The U.S. Department of Health and Human Services will send health insurers the expected Affordable Care Act cost-sharing reduction subsidy payments due in July, a White House spokeswoman said Wednesday.

“I believe that the decision has been made to make those through this month, and determine beyond that,” Sarah Sanders, a White House press aide, said at a press briefing, according to a briefing transcript provided by the White House. The White House press office later told several publications that HHS will make the cost-sharing reduction payments due through the end of July.

Marc Short, President Donald Trump’s director of legislative affairs, said at the press briefing, however, the Trump believes making program payments may be unconstitutional.

(Related: Health Insurers’ Next Affordable Care Act Scare Is Just Two Days Away)

The cost-sharing reduction helps Affordable Care Act exchange plan users with family income from 100% to 250% of federal poverty level pay their health insurance deductibles, co-payments and coinsurance amounts.

Some health insurance policy watchers were predicting that the Trump administration could withhold the program payments that were due today, to block the operation of the subsidy program and increase the odds of getting Affordable Care Act change legislation through Congress soon.

(Photo: Diego M. Radzinschi/ALM)

(Photo: Diego M. Radzinschi/ALM)

House Republicans have argued that HHS has no valid congressional appropriation to make the payments, and a district court judge has sided with the House Republicans. Trump said Wednesday, at a lunch with Republican senators, that the federal government is spending hundreds of millions of dollars on the cost-sharing reduction program, and that, if the payments stop, the current health insurance system will stop.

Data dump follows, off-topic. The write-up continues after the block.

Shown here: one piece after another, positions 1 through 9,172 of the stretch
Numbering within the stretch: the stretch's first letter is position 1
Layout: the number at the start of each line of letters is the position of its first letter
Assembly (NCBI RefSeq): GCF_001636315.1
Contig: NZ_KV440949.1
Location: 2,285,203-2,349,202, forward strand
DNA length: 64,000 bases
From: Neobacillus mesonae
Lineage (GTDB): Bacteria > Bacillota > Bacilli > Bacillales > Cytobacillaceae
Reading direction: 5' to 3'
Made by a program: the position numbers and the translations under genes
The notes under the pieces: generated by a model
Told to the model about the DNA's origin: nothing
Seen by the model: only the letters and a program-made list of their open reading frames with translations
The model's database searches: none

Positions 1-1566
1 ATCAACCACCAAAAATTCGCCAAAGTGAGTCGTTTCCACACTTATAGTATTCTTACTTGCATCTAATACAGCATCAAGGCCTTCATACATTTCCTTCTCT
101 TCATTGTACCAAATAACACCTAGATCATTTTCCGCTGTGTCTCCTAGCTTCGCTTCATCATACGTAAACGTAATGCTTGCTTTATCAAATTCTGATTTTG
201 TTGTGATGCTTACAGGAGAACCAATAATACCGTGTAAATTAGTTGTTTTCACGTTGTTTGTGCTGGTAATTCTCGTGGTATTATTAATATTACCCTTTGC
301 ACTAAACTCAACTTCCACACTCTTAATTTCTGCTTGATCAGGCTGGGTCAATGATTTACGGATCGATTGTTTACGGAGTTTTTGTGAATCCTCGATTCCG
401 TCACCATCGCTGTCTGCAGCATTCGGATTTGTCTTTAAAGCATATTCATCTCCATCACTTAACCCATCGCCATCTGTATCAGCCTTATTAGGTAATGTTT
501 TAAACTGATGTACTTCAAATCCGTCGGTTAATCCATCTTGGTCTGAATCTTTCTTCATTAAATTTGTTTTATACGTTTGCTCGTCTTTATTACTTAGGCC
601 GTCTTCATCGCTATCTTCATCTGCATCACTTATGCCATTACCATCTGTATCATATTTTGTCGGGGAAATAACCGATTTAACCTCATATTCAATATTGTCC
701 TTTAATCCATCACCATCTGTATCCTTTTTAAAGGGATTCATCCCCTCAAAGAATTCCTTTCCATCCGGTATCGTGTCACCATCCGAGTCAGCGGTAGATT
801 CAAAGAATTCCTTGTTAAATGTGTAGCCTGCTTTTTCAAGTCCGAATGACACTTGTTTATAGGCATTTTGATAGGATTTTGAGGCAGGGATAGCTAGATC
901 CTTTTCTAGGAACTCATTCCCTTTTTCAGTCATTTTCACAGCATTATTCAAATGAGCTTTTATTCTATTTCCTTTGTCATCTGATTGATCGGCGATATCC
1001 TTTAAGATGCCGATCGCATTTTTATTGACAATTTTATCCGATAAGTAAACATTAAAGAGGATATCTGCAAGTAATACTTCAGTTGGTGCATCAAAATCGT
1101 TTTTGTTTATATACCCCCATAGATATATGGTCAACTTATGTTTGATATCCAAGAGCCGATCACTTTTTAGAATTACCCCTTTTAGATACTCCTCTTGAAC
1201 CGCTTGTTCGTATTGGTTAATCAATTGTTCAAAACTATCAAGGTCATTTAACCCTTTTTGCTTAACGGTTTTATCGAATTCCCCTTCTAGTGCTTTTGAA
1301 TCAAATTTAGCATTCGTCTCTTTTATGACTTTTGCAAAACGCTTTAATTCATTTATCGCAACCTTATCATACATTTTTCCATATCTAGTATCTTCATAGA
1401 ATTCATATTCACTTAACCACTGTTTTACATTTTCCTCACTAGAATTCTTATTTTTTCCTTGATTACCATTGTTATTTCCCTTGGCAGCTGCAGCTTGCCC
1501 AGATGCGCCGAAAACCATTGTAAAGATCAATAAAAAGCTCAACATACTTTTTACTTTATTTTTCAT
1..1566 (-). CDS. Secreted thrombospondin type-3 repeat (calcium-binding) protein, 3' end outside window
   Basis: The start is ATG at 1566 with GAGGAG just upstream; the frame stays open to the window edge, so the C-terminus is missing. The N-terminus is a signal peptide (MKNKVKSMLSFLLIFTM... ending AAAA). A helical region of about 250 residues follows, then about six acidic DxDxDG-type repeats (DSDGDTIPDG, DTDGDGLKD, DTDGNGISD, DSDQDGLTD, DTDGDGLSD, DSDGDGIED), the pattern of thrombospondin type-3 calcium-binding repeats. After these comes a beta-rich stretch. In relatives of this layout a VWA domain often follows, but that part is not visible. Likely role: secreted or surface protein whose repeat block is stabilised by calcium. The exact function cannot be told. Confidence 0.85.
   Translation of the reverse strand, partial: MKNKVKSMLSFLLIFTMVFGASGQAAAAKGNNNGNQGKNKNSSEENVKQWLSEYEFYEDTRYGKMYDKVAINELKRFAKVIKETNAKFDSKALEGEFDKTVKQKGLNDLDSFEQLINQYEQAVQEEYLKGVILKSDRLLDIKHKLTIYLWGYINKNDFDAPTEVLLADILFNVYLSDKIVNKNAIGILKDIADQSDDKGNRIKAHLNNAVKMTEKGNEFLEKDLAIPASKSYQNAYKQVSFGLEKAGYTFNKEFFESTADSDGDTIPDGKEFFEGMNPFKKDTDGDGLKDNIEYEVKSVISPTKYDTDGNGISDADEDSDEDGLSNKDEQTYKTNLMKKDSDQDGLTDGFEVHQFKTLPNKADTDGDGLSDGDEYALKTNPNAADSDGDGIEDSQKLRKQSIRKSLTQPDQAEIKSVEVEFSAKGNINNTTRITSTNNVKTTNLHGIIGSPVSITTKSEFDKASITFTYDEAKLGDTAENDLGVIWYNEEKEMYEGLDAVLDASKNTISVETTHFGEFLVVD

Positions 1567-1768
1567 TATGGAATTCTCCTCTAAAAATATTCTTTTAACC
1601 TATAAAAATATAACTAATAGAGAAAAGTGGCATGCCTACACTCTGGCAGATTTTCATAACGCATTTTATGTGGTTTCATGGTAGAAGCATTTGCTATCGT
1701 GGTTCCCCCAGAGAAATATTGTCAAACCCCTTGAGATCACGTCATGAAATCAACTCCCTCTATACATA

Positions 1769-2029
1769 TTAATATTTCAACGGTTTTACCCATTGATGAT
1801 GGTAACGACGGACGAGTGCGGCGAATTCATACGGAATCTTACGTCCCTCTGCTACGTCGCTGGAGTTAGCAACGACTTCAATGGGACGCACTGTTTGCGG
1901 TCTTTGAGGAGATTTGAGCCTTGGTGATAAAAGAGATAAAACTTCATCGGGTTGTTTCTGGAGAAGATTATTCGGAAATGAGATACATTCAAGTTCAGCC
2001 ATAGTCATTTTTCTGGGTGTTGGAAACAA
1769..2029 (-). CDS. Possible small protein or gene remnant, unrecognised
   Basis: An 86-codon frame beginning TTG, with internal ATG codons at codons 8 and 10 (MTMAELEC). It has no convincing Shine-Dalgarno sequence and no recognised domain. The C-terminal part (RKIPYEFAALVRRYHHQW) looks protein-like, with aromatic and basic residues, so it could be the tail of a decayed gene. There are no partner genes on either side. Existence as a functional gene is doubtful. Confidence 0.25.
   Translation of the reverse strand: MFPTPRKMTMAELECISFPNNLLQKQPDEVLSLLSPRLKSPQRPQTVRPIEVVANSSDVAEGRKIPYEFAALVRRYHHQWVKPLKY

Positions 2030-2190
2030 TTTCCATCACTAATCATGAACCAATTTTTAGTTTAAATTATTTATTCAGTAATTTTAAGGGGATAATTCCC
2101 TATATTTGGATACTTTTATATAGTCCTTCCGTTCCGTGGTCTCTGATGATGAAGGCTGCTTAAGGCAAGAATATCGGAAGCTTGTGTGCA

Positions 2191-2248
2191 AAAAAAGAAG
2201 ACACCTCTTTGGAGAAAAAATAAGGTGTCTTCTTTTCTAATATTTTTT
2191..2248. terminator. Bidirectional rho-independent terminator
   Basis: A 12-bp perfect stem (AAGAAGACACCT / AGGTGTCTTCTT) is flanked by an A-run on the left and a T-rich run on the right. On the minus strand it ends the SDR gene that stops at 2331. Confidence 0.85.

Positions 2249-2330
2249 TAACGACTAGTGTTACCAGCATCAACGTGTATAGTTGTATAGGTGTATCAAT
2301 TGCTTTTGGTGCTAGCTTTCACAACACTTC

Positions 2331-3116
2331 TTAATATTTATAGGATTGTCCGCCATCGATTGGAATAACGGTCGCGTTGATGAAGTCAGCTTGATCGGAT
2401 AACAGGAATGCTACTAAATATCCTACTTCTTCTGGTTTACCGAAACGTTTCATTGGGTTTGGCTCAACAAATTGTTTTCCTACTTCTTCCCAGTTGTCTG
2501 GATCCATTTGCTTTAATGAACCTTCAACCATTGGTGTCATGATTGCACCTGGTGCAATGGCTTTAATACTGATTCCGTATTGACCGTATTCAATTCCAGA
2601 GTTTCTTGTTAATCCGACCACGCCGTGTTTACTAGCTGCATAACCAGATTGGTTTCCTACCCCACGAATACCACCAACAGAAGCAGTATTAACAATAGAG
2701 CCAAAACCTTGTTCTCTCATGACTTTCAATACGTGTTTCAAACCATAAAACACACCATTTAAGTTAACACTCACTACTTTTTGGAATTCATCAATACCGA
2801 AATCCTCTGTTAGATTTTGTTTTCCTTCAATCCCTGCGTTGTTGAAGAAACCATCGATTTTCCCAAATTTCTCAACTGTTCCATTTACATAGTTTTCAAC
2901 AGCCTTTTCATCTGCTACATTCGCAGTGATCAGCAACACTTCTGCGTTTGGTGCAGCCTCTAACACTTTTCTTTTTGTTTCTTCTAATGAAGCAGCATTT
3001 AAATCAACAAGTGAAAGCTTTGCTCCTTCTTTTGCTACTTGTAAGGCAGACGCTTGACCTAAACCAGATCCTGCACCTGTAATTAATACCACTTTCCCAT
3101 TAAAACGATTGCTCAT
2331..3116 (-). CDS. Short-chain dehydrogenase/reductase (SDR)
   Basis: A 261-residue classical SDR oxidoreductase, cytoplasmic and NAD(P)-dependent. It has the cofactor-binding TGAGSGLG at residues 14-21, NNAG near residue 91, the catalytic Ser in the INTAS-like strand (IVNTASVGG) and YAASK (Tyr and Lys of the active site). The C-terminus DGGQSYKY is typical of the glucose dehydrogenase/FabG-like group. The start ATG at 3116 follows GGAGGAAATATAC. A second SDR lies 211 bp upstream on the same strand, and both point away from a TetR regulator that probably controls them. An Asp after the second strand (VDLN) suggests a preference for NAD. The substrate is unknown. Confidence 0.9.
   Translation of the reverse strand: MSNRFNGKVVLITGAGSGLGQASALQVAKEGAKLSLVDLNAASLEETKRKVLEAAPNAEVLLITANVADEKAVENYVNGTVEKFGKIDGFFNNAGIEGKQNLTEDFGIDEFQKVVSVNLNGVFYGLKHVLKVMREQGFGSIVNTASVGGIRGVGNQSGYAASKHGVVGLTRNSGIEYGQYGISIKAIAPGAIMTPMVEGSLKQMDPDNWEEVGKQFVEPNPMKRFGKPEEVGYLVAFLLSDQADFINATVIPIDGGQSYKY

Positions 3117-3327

At the press briefing, a reporter asked Short about Trump’s remarks.

“The courts have ruled that the Congress never appropriated those dollars,” Short said, according to the briefing transcript. “And [the president is] acknowledging that and saying that, you know, here we are keeping Obamacare afloat, in ways that the courts have already ruled we arguably shouldn’t be doing. So, yeah, he’s concerned about that policy, and he continues to evaluate it each month.”

Another reporter asked Short about the political effects of withdrawing the subsidy payments.

“I think that the president wouldn’t view it as, ‘What are the political consequences?’” Short said. “He’s going to view it as, ‘What’s right?’ And, right now, there’s a legal opinion on that. And I think that there’s additional opinions being researched within our White House and giving him different advice on what should be the best course of action on those. I know where is heart is. I think he’s expressed that very openly what he thinks of those payments. But, as far as what the next step is, I think we’ll find out in the near future.”

A reporter asked Short what Short thinks insurance companies should do about the cost-sharing reduction program.

“Despite the fact we’re still considering what to do with it, this administration has continued to pay [the subsidies], so, it makes it additionally harder to say there’s any price increase that’s been related to that to date,” Short said.

— Read 5 Guesses About Trump Showdown Care, for Agents on ThinkAdvisor.